Employers often inquire whether they can terminate an employee while the employee is on an approved Family and Medical Leave Act (FMLA). Last week, the 7th Circuit Court of Appeals in Chicago held that an employer may terminate employees – even if on an FMLA leave – if the employer discovers misconduct that would justify termination had the leave not been taken. Further, the fact that the leave permitted the employer to discover the problems cannot logically be a bar to the employer’s ability to fire the deficient employee. Daugherty v. Wabash Center, Inc. & Jeffrey Darling, No. 08-3104, (August 14, 2009).
In 1999, Michael Daugherty began working for Wabash Centers, Inc. (“Wabash”), a not-for-profit agency serving adults and children with developmental disabilities. From 1999 – 2006, he was quickly promoted from maintenance assistant to vice president of information technology. Simultaneously, he also served as vicepresident and chief information officer for a Wabash joint venture. In the spring of 2006, he got involved in “email wars” with several Wabash employees and also had staff members at the joint venture complain about his management style. At a June 19, 2006 meeting with his superiors, he was given a written reprimand for sending abusive e-mails and for his management style. After leaving the meeting, he visited his doctor and returned with a request for a two-week FMLA leave, which was approved by Wabash.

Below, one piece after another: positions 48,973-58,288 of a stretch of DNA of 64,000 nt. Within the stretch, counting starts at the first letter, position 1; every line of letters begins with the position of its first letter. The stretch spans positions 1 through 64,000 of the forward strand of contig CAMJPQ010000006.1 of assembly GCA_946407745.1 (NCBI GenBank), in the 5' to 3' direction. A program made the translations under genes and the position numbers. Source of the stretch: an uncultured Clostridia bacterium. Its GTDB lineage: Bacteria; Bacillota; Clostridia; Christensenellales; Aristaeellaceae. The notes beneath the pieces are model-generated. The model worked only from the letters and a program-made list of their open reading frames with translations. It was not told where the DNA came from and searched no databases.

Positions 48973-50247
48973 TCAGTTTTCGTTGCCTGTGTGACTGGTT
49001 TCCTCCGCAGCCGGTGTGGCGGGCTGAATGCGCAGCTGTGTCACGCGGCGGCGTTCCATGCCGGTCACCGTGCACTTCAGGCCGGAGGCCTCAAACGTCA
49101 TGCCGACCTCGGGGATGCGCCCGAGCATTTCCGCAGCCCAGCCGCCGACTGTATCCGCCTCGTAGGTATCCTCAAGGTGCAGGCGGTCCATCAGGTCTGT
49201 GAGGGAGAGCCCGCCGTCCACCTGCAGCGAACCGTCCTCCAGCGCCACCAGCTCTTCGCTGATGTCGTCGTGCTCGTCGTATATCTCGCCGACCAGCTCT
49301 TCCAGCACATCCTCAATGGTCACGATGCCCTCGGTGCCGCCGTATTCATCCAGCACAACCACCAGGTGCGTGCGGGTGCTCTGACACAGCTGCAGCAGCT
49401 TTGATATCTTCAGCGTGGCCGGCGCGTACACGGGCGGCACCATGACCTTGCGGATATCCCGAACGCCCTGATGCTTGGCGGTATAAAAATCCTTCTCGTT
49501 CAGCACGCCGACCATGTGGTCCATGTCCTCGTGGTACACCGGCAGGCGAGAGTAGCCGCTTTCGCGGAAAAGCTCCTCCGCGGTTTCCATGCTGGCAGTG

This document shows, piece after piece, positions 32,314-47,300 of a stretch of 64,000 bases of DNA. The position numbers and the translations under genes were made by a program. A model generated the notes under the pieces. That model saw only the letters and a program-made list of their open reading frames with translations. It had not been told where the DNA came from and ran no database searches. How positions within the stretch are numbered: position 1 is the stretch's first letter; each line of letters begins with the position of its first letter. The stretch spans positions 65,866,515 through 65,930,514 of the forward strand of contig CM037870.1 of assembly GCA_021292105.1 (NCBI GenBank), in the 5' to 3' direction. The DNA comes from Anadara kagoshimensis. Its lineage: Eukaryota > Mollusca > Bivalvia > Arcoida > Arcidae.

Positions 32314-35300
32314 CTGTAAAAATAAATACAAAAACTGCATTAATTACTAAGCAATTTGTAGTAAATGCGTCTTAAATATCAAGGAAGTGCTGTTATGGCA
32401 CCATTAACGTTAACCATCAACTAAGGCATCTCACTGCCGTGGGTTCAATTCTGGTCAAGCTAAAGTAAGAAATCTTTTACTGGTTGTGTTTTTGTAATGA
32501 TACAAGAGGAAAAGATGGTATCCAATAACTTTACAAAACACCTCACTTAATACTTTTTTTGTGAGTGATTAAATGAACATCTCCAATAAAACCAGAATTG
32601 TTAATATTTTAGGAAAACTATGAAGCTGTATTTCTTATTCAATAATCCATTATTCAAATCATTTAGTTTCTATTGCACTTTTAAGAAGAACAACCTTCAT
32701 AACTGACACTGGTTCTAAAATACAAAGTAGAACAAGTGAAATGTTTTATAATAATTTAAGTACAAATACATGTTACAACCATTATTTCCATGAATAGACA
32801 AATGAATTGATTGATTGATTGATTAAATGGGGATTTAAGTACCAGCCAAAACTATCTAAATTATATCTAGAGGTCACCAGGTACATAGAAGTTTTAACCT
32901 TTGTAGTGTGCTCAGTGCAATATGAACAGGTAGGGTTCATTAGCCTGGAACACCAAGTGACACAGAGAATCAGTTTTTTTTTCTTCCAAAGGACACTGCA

During his FMLA leave, Wabash uncovered troubling information about Daugherty’s work performance. Specifically, he (1) made six unauthorized purchases using the company credit card, (2) remotely entered the company’s information systems and deleted e-mails, and (3) failed to back-up the company’s servers. On July 3, 2006, he returned to the company and presented a new order from his doctor for continued leave, which was granted. While he was in the office, his superiors asked him to refrain from accessing the Wabash network while on leave and to turn in his passwords and keys, which he refused. Wabash requested his keys and passwords on two other occasions. On July 31, 2006, a computer forensic expert reported that Daugherty deleted 5,000 files on June 19th, the same day he was first disciplined and applied for FMLA leave. On August 9th, during the approved FMLA leave, Wabash terminated Daugherty for his authoritarian management style, poor IT practices, failure to return the keys, missing files, and improper use of the credit card.
Generally, an employee who takes leave under the FMLA is entitled to be restored to his former position, with equivalent pay and benefits. However, the right is not unlimited, if the employer discovers misconduct that would justify termination had the leave not been taken. Here, the Court found that there was no genuine dispute concerning Daugherty’s entitlement to reinstatement and indicated that even if had never taken leave; he was not entitled to keep his job.
Nancy Sasamoto cautions that while employees on FMLA are not “fire-proof”, such terminations frequently give rise to claims of retaliation and violation of the FMLA. Therefore, employers should consult with legal counsel before proceeding to take such action.